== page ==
continually roasted that to endure such things." Still, she called out to God,
"Glory be to Thee, O Lord! Thy cross is my resting place." These painful
trials lasted over two years; but then the purified and tried servant of the
Lord was filled with great consolation. She obtained a marvelous insight into
divine things and was very frequently found in ecstasy. For many years Holy
Communion was her only food, until at last, completely purified, she entered
into the eternal joy of the Supreme Good on January 4, 1309.
Pope Innocent XII approved the continual devotion
paid to her at her tomb in Foligno. He beatified her in 1693.
ON THE BENEFIT OF TEMPTATIONS
1. Consider how
Blessed Angela has to pass through many painful steps in order to arrive at
true conversion. True conversion is not accomplished as easily and as soon as
many people believe. One of these steps consisted in enduring temptations.
This was one of the most painful stages, but it was in this way that God
wishes to try the fidelity of His servants. Moses spoke thus to the chosen
people of God: "The Lord your God tried you that it may appear whether you
love Him with all your soul, or no" (Deut 13:3). What pleasure is it when the
temptation has been overcome, to know that one has stood the test! Have you
ever partaken of this joy after your temptations?
2. Consider that
temptations are also a means by which we may learn to know ourselves and our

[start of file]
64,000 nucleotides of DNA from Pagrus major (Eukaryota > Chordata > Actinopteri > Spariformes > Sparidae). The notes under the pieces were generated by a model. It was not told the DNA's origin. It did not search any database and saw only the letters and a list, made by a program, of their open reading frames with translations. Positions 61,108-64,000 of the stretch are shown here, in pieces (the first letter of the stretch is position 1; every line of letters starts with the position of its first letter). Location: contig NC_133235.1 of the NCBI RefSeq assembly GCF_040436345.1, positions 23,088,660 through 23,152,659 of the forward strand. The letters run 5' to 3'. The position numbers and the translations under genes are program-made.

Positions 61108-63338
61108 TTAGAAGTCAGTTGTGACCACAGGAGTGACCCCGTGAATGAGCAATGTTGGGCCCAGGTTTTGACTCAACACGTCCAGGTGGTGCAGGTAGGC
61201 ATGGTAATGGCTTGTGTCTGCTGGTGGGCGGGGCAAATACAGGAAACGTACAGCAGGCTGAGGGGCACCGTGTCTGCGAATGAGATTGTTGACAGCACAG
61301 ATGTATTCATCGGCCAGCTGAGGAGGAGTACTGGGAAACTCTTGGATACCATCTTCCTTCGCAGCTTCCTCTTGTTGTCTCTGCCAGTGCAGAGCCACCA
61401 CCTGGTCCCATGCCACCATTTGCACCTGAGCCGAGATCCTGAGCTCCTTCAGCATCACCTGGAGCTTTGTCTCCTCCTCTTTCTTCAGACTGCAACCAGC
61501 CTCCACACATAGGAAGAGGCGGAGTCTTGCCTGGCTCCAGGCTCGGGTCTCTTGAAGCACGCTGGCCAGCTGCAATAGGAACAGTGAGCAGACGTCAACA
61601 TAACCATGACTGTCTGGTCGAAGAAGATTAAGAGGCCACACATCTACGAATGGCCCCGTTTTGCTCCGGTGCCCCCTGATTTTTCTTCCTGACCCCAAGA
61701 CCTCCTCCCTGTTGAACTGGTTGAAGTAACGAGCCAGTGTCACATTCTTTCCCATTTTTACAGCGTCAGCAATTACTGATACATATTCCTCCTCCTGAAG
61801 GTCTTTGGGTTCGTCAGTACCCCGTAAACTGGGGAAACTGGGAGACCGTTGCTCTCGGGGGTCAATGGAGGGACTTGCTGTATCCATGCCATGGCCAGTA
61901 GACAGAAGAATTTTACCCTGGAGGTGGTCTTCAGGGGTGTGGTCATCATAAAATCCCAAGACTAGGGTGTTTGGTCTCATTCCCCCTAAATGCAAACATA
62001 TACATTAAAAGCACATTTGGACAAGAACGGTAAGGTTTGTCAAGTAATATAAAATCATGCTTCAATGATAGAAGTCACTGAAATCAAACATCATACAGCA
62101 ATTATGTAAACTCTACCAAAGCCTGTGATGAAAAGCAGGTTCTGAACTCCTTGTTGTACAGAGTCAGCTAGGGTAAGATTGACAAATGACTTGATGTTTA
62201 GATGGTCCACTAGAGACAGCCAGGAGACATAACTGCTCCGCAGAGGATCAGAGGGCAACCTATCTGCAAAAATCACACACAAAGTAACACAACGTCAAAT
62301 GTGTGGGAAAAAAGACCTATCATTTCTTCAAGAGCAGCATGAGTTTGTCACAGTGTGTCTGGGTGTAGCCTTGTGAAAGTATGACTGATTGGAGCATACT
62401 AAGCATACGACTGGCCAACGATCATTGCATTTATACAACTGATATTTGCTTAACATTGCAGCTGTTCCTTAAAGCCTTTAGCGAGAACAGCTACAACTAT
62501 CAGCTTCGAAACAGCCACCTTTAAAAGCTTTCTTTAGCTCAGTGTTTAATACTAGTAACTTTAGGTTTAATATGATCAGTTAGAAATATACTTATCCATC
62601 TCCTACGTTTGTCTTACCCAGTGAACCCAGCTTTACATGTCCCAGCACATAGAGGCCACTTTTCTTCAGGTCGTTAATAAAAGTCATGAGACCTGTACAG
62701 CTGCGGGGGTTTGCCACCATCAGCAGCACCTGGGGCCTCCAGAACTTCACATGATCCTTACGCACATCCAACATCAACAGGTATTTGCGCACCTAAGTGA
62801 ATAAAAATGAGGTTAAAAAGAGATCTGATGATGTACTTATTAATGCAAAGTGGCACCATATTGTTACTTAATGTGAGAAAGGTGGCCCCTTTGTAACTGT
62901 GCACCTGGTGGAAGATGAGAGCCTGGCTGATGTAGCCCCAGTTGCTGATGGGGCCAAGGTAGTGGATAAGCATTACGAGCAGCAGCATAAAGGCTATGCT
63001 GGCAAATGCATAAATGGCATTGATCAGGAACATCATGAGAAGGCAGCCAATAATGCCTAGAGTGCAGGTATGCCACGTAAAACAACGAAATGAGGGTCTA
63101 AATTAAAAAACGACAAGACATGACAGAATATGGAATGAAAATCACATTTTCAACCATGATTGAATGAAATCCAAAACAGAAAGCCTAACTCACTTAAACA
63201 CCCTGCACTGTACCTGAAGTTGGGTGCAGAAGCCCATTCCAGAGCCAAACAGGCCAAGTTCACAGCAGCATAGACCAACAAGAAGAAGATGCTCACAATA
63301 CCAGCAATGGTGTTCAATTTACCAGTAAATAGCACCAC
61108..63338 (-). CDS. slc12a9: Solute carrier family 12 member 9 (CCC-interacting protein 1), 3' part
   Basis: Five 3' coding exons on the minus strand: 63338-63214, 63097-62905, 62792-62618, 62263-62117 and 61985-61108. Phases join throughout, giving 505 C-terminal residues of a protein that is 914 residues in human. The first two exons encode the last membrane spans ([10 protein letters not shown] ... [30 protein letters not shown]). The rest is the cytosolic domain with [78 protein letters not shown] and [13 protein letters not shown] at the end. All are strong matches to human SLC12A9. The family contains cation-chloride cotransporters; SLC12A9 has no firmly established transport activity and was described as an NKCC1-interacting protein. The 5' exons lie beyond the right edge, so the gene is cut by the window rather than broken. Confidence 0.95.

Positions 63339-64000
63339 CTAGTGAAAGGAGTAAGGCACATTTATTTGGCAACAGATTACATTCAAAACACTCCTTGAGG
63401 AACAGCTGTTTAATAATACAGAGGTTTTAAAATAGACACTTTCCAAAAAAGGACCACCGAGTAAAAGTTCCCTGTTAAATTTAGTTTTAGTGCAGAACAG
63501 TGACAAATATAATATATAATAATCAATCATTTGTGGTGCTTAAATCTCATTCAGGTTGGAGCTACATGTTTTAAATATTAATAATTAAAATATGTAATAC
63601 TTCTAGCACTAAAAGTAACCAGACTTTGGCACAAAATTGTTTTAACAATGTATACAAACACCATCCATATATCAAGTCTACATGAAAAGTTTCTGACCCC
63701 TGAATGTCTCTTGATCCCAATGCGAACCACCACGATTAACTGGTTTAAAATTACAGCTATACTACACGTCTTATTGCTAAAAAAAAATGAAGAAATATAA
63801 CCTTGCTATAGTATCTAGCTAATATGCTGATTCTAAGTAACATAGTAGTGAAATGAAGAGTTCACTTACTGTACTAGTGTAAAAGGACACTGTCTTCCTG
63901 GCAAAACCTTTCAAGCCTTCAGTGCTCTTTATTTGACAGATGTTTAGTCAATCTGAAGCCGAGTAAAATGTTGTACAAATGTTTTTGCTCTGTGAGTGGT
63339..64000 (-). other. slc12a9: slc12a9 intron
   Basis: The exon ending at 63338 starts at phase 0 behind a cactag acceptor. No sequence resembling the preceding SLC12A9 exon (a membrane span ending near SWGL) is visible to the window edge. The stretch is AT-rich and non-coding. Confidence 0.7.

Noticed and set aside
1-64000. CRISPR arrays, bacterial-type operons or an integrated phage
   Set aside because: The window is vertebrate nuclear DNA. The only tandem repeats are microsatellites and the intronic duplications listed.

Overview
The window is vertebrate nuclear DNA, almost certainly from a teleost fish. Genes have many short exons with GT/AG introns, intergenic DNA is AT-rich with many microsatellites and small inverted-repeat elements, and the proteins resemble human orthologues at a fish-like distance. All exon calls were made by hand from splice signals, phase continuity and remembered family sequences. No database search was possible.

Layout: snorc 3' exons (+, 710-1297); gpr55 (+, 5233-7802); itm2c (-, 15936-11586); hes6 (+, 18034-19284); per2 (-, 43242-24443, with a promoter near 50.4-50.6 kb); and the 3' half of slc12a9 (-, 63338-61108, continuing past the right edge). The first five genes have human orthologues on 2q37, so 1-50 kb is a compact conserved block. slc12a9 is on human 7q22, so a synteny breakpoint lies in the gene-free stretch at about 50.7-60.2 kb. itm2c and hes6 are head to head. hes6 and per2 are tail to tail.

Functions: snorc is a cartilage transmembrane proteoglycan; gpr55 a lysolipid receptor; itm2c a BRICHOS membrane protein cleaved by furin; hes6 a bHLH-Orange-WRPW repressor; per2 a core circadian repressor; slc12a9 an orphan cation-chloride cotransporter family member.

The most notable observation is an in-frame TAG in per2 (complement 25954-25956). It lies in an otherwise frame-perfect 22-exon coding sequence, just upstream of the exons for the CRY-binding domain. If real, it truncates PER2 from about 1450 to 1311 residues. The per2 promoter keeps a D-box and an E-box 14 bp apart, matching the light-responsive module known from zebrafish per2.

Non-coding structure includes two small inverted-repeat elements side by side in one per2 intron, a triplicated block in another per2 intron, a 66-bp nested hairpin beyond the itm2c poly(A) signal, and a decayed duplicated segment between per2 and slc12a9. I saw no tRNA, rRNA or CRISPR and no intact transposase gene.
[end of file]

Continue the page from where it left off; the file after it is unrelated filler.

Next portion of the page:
weaknesses. Thomas a Kempis (1,13) says: "Temptations show us what we are."
Sometimes we do not think it possible that we could fall into this or that sin
into which a fellowman has fallen. But if severe temptation assails us, we
readily join with the Psalmist in declaring: "Unless the Lord had been my
helper, my soul had almost dwelt in hell" (Ps 93:17). Temptation does not make
us weak, it merely shows us how weak we are. Such experiences cause us to be
kinder in our judgements of others and more cautious in our own conduct. If
David became an adulterer and a murderer through a glance at Bethsabee, may we
then play with danger like a gnat flying about a glowing flame? "Watch and
pray that you enter not into temptation" (Matt 26:41).
3. Consider that
temptations impel us to draw nearer to God and to unite ourselves more closely
to Him. As a child runs to its mother when danger threatens, and hides itself
in her lap, so a Christian who loves his soul will have recourse to God in
time of danger. And just as the tree strikes its roots deeper into the earth
when storms whip its crown, so does the Christian attach himself more firmly
to God during the storm of temptation. While we acknowledge that God is our
all: our only hope, our support, our salvation. This acknowledgement is a
great boon. Blessed Angela says, "To know oneself and to know God, that is the
perfection of man; without this knowledge, visions and the greatest gifts are
of no account."
PRAYER OF THE CHURCH
O God, Thou sweetness of
hearts and light of the inhabitants of heaven, who didst refresh Blessed
Angela, Thy servant, with a marvelous insight into heavenly things, grant us
through her merits and intercession so to know Thee upon earth, that we may be
found worthy to rejoice in the vision of Thy glory in heaven. Through Christ
our Lord. Amen.
The Franciscan Book
of Saints, ed. by
Marion Habig, ofm., © 1959 Franciscan Herald